Facebook has responded to co-founder Chris Hughes’ opinion piece on The New York Times stating the need to break up the social media giant to protect democracy, telling media outlets that it is not the right way to demonstrate accountability.
In a statement to Marketing, Facebook’s VP for global affairs and communication, Nick Clegg, said Facebook accepts that with success comes accountability. But accountability is not enforced by calling for the breakup of a “successful American company”.
“Accountability of tech companies can only be achieved through the painstaking introduction of new rules for the internet. That is exactly what CEO Mark Zuckerberg has called for. Indeed, he is meeting government leaders this week to further that work,” Clegg added.
In his opinion piece, Hughes suggested that the government should enforce antitrust laws by “undoing the Instagram and WhatsApp acquisitions and banning future acquisitions for several years”. He added that regulation is needed to uphold accountability and competition alone would not necessarily stimulate privacy protection. However, users are unable to protest against this by moving to other platforms due to Facebook’s monopoly on the market.
Sharing concerns about how Zuckerburg’s focus on growth has led him to “sacrifice security and civility for clicks”, Hughes claimed that Zuckerburg’s influence is “staggering”, far beyond that of anyone else in the private sector or in government. Hughes further cited Zuckerburg’s ability to decide what people see in their News Feeds, privacy settings, and the rules to distinguish violent and incendiary speech from the merely offensive. Also, he can choose to shut down a competitor by acquiring, blocking or copying it.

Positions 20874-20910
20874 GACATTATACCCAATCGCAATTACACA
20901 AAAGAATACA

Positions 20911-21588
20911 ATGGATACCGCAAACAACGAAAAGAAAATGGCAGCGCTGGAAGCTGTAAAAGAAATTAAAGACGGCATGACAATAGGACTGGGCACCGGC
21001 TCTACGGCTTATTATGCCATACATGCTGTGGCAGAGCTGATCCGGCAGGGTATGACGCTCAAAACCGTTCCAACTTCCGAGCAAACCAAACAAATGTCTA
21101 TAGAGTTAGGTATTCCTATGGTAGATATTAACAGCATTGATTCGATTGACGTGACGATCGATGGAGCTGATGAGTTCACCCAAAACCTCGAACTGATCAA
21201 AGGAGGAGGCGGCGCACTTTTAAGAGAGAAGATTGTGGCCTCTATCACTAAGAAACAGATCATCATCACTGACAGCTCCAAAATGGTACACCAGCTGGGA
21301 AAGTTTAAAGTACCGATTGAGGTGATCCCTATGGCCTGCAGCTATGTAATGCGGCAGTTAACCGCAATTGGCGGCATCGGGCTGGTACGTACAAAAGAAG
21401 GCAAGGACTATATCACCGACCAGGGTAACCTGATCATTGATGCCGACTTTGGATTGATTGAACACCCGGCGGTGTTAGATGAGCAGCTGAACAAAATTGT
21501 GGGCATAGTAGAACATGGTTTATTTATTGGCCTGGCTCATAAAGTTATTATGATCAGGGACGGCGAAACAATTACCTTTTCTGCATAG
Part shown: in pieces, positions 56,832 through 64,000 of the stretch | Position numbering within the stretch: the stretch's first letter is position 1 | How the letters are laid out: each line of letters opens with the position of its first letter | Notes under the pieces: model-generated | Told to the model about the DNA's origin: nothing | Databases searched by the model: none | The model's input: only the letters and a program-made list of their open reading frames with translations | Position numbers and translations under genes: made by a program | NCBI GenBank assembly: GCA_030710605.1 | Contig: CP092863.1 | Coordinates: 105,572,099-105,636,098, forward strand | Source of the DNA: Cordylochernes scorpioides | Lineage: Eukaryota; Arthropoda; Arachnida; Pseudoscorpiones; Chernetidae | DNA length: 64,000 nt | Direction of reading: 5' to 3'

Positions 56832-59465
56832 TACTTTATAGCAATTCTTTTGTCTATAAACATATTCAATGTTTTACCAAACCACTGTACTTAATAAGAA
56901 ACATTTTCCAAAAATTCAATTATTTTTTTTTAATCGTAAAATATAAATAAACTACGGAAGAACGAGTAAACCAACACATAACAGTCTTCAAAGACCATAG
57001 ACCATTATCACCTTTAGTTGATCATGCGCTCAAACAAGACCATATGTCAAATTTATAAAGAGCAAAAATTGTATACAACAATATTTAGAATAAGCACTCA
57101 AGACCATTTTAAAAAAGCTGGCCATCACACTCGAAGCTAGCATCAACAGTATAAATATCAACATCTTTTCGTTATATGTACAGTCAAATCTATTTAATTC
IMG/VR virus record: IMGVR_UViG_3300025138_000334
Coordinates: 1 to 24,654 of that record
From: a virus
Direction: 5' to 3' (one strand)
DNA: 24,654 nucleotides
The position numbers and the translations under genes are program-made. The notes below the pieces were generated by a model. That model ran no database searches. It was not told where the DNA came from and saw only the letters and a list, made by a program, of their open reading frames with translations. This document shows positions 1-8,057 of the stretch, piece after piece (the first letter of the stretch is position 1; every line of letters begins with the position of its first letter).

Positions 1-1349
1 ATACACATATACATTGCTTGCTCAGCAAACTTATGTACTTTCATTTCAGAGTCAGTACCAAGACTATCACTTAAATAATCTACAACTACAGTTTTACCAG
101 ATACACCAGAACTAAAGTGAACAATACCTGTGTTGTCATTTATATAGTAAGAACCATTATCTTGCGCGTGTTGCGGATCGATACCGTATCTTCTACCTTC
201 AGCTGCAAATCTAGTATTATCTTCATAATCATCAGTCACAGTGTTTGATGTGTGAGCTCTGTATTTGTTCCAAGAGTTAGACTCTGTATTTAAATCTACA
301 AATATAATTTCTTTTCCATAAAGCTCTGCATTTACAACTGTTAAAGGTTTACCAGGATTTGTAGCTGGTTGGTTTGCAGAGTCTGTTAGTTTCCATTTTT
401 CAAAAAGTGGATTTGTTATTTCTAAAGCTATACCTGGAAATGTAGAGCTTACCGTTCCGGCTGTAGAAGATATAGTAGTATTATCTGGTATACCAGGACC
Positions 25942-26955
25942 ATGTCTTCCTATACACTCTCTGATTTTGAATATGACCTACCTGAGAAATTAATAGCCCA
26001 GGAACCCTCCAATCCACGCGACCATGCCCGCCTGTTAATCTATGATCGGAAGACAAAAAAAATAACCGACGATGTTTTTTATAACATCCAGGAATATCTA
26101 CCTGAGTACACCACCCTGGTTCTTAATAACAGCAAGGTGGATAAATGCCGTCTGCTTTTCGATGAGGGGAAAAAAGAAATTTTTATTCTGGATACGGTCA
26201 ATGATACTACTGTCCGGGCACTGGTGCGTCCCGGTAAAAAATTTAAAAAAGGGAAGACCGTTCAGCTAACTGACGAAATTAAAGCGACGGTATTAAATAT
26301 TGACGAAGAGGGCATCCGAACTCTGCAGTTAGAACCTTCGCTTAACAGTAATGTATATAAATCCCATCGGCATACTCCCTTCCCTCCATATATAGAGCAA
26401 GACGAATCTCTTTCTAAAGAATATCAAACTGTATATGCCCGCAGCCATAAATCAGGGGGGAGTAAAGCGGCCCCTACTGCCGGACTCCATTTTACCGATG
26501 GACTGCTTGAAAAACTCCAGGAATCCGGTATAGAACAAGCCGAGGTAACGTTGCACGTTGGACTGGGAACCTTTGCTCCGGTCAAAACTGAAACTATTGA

In the article, Hughes added that Zuckerburg had described ambitions for Facebook as “domination”, something that has since been achieved with Facebook contributing more than 80% of the world’s social networking revenue. While his ambitions as an entrepreneur cannot be blamed, Hughes said that Zuckerburg has created “a leviathan that crowds out entrepreneurship and restricts consumer choice”.
Facebook has recently confirmed that works to develop voice assistant technologies are currently in the pipeline. This comes as the company is embroiled in yet another privacy lapse involving management of users’ email information.
This is not the first time the social media platform has faced data and privacy breach. In April last year, Facebook found potentially 65,009 users in Singapore at risk of having their information improperly shared with Cambridge Analytica. The platform also confirmed that 1,096,666 accounts in Indonesia were put at risk as well.
Following the reveal, Facebook chief technology officer Mike Schroepfer has also outlined plans to restrict data access on the platform – affecting APIs such as Pages, Events, Groups, and Instagram Platforms. Other measures also cover Facebook Login, search and account recovery, call and text history, data providers and partner categories and app controls.
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